Hiring can sometimes seem like a mammoth task, especially for start-ups and SMEs that lack official HR departments.
Hiring someone is a big financial investment, and chances are you’ll be spending nearly every working hour with them after you take them on. Not only that, but hiring for the first (or second, or third) time can be tricky. What should you be looking for in candidates’ resumes? What questions should you ask at interview? How do you seal the deal and make the offer itself?
With this in mind, we’ve jotted down our top tips for successfully hiring a graduate.
Write a winning job advert
This is your chance to ‘sell’ the role to potential applicants. Remember that a job advert isn’t a job description or a job spec – it’s outward facing, and it should aim to attract and excite the kinds of candidates you’re looking for.
Writing a job advert that will attract your ideal hire means coming up with the perfect job title and introduction to your business, considering an appropriate salary bracket, and advertising your office’s perks.
Look beyond the CV
When sifting through resumes, be receptive to a candidate’s adaptable skill sets, potential, and drive – in addition to their education and experience. It’s important not to focus on degree area too much when hiring, particularly for an entry-level role.
The best candidates – especially recent graduates – don’t hang around! Chances are candidates will be sending out multiple applications, so it’s important to act fast so that your dream candidate isn’t snapped up by another company.
Contact the candidates you’re interested in as soon as possible, ideally within 48 hours of their applications. Equally, inform candidates you’re not interested in that you won’t be progressing with them as soon as possible – a short, polite email will do the trick.
Be organised at interviews
It’s easy to lose track of applications once they start rolling in, and scheduling interviews can get chaotic. So, it’s important to be organised from the get go.
- Get in touch with candidates you’d like to interview as soon as possible.
- Pre-prepare what you’d like to say in each interview.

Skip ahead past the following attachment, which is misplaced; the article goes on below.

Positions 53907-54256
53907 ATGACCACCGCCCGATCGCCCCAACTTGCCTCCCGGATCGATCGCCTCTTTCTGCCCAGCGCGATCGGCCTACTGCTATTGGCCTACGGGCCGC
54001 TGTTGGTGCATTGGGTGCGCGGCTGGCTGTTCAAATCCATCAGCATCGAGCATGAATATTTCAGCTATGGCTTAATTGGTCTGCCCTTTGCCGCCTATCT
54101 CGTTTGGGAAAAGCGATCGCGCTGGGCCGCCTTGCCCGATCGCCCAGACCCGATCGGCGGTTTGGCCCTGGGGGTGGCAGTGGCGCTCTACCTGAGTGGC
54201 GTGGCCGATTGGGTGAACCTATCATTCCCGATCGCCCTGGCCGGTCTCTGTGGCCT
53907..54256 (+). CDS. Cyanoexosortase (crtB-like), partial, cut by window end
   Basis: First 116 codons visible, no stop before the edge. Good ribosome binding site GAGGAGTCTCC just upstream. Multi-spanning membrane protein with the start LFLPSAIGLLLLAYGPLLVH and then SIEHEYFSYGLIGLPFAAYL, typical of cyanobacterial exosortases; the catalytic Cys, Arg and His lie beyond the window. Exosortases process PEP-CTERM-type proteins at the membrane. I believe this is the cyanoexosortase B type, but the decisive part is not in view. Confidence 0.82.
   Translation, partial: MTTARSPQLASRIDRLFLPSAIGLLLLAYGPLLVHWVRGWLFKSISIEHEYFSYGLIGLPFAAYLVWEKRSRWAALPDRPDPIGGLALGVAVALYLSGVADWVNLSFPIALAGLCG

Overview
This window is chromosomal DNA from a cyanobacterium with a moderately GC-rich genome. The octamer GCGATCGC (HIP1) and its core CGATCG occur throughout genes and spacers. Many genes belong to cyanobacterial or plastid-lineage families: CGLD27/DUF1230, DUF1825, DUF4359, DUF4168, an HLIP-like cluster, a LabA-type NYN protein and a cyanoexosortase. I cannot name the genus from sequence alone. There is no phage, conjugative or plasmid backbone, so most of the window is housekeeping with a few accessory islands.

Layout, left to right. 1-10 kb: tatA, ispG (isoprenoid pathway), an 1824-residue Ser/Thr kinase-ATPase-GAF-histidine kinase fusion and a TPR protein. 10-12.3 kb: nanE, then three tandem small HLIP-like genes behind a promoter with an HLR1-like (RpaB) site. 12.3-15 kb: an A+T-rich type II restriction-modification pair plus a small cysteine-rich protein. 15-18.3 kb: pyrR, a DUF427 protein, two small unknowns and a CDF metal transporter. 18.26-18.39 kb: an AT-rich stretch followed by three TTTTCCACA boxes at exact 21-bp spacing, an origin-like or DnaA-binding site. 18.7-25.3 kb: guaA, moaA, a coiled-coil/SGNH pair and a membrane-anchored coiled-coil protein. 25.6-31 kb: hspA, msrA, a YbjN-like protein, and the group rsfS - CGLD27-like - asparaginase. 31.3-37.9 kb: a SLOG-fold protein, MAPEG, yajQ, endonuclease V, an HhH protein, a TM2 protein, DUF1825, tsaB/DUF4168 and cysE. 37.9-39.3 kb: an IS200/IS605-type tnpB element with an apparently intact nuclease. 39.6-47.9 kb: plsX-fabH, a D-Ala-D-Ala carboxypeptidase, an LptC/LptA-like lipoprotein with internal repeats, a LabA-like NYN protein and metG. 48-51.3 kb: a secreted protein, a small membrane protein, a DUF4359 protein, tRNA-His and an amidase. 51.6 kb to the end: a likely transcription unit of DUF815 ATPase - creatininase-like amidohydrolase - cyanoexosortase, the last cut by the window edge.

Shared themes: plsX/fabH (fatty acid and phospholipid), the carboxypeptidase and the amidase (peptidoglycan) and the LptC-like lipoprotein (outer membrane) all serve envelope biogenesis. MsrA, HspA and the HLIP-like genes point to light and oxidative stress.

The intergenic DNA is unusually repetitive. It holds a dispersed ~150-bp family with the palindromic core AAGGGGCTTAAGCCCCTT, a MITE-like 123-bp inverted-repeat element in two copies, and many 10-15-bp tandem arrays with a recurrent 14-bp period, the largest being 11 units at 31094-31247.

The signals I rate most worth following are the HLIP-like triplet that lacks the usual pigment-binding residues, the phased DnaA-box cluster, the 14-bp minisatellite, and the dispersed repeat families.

- Make detailed notes about your conversations.
- Follow-up with candidates in a timely manner afterwards.
We’ve found that a simple spreadsheet works wonders for managing applications from candidates, interview dates, offers made, and other notes.
Consider how you’ll come across to the candidate at interview. Remember that they’re likely to be interviewing at a number of companies, so you need to impress them as much as they need to impress you!
Make offers over the phone
Once you and your team have agreed on the candidate you’d like to offer the role to, you’ll need to act quickly to seal the deal before your ideal candidate accepts an offer elsewhere.
Always get candidates’ verbal acceptance over the phone before sending them a follow-up email detailing the offer. Not only is calling your candidate up to speak with them directly more personable, it’s also more polite.
Emails are easily lost, so it’s better to speak with your candidate (or leave them a voicemail, at least!) instead of chasing them about it.
Give a clear timeframe
Tell your candidates when you want to hear back from them. Putting a clear deadline on accepting your offer prevents candidates from overthinking and increases your chances of hiring them before other employers do.
Be open to negotiating
Within limits, of course. If a candidate wants to discuss their salary or working hours with you, be receptive to their requests and try to accommodate them. Remember that they might be comparing your offer with others that they’ve received.
Any negotiations should happen either during the phone call when you extend the offer or shortly thereafter. Once you’ve both agreed to the terms, send the candidate a contract that confirms these terms and requests a signature of acceptance within a set timeframe.
Don’t write up a contract before your candidate has accepted your offer – a delay at this point is a sure sign that your candidate is unsure about your offer or is waiting on others.
Don’t make offers on a Friday
Fridays are renowned for being the worst day to offer your role to a candidate! The weekend is just too long – it gives your candidate too much time to overthink your offer.
So, save yourself the unnecessary stress of dealing with awkward counter-offers on Monday morning, and just don’t do it.
From experience, we’d recommend holding out until Monday or Tuesday. Research also shows that the most common day of the week to both apply for and be offered a job is Tuesday.